ESPE Abstracts (2018) 89 RFC10.2

Non-Inferiority Clinical Trial on Gonadotropinversus Pulsatile Gonadotropin-Releasing Hormone Infusion Therapy in Male Adolescent Patient Withcongenital Hypogonadotropic Hypogonadism

Ying Liu & Chunxiu Gong


Capital Medical University Affiliated Beijing Children Hospital, Beijing, China


Context: We investigate the efficacy and safetyof non-inferiority clinical trial for human chorionic gonadotropin/ human menopaousal gonadotropin (HCG/HMG) versus pulsatile gonadotropin-releasing hormone (GnRH) which have not been evaluated in puberty boys with CHH.

Objective: To compare the efficacy and security of two different treatments in male adolescent patient with congenital hypogonadotropic hypogonadism (CHH).

Methods: For this prospective cohort nonrandomized controlled study, a total of 43 male adolescent CHH patients were recruited and categorized into HCG/HMG (group 1, n=20) and GnRH (group 2, n=23) groups. All patients were treated for 3–12 months. Testicular volume (TV), penile length (PL), blood sex hormones levels, height, body weight, and other related laboratory indices were measured and evaluated. And then, when alpha =0.05, take the 3 month growth differential (2 ml) between group 1 and group 2 as non-inferior validity boundary value (δ) and conduct independent sample t test.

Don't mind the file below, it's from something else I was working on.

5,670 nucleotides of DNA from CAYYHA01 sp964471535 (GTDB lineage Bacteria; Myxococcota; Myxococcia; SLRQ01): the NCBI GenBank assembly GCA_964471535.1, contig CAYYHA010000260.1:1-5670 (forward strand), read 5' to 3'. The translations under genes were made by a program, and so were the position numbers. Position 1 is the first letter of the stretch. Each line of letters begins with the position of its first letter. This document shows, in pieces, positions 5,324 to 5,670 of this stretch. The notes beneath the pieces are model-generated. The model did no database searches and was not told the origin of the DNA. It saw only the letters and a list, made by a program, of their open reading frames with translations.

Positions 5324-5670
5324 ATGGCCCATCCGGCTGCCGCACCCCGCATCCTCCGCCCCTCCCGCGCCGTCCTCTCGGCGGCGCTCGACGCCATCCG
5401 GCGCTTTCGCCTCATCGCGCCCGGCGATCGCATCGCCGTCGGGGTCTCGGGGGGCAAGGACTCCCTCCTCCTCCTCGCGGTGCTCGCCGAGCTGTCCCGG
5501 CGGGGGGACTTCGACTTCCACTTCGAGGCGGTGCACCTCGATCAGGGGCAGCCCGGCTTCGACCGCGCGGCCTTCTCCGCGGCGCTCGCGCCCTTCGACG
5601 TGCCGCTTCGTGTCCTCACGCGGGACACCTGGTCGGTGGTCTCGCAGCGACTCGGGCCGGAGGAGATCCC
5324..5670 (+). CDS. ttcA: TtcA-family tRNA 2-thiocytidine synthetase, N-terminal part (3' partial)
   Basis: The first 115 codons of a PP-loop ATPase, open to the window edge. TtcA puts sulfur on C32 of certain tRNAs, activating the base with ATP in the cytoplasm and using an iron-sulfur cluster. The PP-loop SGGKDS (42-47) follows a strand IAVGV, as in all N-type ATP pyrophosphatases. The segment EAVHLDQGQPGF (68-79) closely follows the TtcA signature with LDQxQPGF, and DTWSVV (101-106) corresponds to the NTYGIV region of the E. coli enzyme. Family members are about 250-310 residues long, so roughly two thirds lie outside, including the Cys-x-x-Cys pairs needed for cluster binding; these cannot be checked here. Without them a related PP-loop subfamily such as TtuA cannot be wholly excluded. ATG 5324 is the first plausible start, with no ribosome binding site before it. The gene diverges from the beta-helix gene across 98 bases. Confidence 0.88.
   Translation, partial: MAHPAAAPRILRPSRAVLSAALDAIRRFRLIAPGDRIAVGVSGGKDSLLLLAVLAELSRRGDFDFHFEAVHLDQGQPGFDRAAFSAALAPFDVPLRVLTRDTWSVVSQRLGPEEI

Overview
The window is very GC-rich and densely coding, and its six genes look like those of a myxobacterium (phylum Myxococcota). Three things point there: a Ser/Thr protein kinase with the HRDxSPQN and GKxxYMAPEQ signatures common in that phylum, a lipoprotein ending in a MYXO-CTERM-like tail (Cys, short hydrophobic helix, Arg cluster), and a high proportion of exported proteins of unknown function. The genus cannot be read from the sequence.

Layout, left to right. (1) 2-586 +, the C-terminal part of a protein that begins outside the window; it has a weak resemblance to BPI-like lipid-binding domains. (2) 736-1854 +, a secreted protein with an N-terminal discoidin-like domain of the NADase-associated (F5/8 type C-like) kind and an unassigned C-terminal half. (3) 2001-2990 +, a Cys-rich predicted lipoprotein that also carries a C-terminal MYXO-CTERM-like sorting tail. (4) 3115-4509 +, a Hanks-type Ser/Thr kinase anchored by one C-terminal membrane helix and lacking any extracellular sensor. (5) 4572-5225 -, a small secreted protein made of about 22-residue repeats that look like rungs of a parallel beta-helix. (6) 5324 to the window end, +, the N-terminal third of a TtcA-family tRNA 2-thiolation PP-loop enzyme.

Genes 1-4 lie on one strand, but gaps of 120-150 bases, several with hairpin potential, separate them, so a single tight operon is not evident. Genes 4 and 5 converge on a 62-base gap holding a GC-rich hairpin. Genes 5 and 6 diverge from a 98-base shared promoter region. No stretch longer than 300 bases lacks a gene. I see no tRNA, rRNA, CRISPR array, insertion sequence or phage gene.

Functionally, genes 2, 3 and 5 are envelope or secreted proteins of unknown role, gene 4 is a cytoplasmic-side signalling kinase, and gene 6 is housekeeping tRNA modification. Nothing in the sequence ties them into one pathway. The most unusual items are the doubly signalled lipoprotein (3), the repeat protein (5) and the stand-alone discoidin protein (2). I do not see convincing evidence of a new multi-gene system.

Results: All CHH patients were treated for over 3 months. At the beginnig, the average age of patients, the testicular volume, penile length, penile diameter in group 1 and group 2 were 15.3±1.9 years vs 14.2±1.5 years, 2.5±1.4 ml VS 2.7±1.5 ml, 4.8±1.3 cm VS 4.2±1.4 cm and 1.6±0.4 cm vs 1.5±0.4 cm. The difference of two groups was not statistically significant. After 3 months treatment, the testicular volume, penile length, penile diameter, the growth of testicular volume, the growth of penile length and the growth of penile diameter in group 1 and group 2 were 4.6±2.2 ml VS 4.6±2.7 ml, 6.1±1.3 cm VS 5.1±1.6 cm, 2.7±2.7 ml vs 2.0±2.2 ml, 1.3±1.0 cm vs 1.0±0.8 cm and 0.9±0.9 cm vs 0.4±0.4 cm. The difference of two groups was not statistically significant. There was no significant difference in height, body weight, or BMI between the two treatments. There was no significant difference in efficacy comparison in both groups after 6–12 months treatment. There was no significant difference in side effects in both groups.

Conclusions: Adolescents patients with CHH may be effectively treated with HCG/HMG and GnRH. We discoverd that the effect of HCG/HMG was as good as GnRH in treating adolescent boys with CHH.

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